Hurricane-force wind hits Britain and closes in on Europe
Transport links were cut and power was down in parts of northern Britain as Storm Xaver passed through on its way to Europe. Meteorologists have warned that this hurricane-force wind could be the worst Europe has seen in many years.
In Britain, authorities will shut the Thames Barrier as they warned the nation of “the most serious coastal tidal surge for over 60 years in England.” The Prime Minister David Cameron called several meetings to discuss the situation. When the storm hit Scotland and parts of England, two people were killed as winds reached 140mph. The first was a driver whose lorry overturned and hit other vehicles in West Lothian, Scotland. In Nottingham, a second person died in Nottingham when a tree came down due to the ferocious winds.
Power cuts affected more than 100,000 homes in the country. A report from SSE showed that 80% of those affected were in Scotland. Production of North Sea oil and gas was stopped by Statoil and ConocoPhillips as staff were evacuated, and Scottish train services were cancelled across the country thanks to debris on the lines. Lifeboat crews had to perform rescues from homes flooded in north Wales during the morning and the Environment Agency issued 41 severe weather warnings all in the highest category. More than 15,000 residents were asked to evacuate areas of the east coast as sea defences may not hold.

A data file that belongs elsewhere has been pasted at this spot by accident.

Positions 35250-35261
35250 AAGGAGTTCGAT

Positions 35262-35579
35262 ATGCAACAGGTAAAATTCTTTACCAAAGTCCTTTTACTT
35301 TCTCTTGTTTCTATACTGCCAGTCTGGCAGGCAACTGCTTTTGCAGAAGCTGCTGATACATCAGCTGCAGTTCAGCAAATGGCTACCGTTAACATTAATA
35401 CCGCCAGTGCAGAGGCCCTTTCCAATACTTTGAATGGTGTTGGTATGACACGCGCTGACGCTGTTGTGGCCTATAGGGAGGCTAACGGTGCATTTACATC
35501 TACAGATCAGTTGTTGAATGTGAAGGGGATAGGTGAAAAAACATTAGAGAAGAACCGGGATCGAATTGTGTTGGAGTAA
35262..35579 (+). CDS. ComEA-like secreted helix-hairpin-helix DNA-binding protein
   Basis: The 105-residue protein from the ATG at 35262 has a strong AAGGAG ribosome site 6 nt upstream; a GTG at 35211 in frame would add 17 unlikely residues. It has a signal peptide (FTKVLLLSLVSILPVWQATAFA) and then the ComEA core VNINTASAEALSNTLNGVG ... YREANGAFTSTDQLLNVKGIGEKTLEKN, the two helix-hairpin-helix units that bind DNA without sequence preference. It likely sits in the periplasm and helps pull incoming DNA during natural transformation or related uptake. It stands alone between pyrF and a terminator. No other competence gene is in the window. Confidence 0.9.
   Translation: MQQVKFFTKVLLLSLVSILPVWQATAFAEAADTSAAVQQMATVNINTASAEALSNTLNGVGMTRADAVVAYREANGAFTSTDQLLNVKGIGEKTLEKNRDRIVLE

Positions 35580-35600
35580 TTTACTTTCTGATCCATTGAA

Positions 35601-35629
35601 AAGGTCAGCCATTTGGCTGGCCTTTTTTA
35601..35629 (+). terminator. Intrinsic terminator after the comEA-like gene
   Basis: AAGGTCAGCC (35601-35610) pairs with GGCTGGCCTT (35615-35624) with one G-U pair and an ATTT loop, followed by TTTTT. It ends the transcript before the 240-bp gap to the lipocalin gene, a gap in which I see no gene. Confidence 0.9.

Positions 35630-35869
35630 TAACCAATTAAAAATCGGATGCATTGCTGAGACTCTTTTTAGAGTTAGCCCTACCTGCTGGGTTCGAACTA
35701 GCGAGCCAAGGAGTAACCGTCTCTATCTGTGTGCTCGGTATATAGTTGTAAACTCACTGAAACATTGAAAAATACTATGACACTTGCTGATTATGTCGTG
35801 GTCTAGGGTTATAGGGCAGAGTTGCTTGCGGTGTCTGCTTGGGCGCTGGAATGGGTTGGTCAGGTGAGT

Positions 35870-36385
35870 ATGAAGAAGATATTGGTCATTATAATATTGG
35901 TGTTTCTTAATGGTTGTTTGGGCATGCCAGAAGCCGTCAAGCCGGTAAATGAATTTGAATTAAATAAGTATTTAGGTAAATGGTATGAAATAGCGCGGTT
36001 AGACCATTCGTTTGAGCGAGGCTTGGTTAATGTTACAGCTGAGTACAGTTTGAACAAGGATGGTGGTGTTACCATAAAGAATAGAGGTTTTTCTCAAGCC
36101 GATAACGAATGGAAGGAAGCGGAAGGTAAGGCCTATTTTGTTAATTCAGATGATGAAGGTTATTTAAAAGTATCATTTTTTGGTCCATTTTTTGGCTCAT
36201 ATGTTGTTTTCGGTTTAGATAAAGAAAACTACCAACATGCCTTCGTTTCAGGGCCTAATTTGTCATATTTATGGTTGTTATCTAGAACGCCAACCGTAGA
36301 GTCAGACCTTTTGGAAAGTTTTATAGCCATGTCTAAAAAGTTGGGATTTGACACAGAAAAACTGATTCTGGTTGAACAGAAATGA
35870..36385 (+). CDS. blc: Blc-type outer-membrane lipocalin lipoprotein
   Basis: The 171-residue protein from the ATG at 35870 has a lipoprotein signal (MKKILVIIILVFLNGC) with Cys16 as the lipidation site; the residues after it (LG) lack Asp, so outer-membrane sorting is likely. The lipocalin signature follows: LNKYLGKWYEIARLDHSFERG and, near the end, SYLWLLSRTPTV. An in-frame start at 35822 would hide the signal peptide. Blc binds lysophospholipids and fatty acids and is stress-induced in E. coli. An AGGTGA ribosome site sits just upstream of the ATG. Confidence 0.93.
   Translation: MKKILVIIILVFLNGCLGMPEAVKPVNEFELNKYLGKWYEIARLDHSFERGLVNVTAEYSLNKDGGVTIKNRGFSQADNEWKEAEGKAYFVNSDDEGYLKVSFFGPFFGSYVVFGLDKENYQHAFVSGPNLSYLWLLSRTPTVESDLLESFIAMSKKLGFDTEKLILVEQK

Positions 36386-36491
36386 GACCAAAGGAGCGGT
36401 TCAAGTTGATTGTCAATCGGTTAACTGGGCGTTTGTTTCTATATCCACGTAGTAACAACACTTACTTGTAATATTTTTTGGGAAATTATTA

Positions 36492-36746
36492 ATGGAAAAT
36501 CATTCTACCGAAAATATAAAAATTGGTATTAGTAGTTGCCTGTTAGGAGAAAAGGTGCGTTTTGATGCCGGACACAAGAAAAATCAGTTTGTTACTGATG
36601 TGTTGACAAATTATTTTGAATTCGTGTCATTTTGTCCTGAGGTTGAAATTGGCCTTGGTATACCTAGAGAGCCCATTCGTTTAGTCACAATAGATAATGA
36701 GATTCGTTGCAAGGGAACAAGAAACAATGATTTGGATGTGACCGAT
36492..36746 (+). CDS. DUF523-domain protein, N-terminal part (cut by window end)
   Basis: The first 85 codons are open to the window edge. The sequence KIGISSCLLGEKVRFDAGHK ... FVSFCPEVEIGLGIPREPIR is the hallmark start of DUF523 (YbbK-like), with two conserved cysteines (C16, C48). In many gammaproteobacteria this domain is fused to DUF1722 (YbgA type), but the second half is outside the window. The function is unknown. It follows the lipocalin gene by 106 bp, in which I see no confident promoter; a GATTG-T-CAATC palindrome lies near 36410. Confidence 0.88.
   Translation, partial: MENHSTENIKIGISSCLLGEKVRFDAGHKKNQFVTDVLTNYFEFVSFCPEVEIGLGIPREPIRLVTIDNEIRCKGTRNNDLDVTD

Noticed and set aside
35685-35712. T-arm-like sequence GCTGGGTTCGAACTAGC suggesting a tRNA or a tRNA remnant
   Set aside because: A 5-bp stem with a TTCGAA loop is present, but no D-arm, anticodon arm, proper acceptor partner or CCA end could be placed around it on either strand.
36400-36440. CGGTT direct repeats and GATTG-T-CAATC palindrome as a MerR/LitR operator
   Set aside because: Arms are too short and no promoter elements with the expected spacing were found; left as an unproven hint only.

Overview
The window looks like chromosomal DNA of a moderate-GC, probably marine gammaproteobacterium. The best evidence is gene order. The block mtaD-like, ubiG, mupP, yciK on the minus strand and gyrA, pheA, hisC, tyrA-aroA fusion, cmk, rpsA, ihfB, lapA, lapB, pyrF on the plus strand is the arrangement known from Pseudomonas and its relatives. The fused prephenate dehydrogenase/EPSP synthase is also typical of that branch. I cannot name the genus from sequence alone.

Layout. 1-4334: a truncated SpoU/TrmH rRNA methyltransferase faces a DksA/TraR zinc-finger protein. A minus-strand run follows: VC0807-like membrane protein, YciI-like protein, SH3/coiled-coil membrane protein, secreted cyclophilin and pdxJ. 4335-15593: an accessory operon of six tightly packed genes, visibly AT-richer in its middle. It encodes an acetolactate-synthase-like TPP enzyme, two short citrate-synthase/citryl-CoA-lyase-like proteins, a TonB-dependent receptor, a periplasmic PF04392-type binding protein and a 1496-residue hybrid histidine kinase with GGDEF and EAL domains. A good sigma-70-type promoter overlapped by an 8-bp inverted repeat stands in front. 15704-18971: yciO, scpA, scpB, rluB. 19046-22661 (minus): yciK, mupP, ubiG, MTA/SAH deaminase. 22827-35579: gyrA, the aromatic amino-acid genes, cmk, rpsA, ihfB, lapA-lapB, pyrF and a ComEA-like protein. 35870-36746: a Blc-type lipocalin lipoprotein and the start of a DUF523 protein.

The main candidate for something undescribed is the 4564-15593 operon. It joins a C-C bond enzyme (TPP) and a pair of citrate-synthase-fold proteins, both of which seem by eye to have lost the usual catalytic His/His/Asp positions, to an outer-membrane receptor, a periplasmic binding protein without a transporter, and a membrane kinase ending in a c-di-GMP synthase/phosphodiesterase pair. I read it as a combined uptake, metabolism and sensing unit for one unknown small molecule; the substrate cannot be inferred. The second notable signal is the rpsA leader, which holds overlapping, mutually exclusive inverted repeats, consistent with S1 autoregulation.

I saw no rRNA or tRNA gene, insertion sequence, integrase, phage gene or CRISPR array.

The disasters that Britain’s faced today will be felt in mainland Europe tomorrow and into the weekend. Hamburg, Germany is preparing for the storm by cancelling 120 aeroplanes from the city’s airport and additional cancellations are expected. Christmas markets have been closed and many schools are also affected by the approaching weather.
“The truly dangerous thing about this storm is that the winds will continue for hours and won't let up,” Andreas Friedrich from the German weather service said. “The danger of coastal flooding is high.”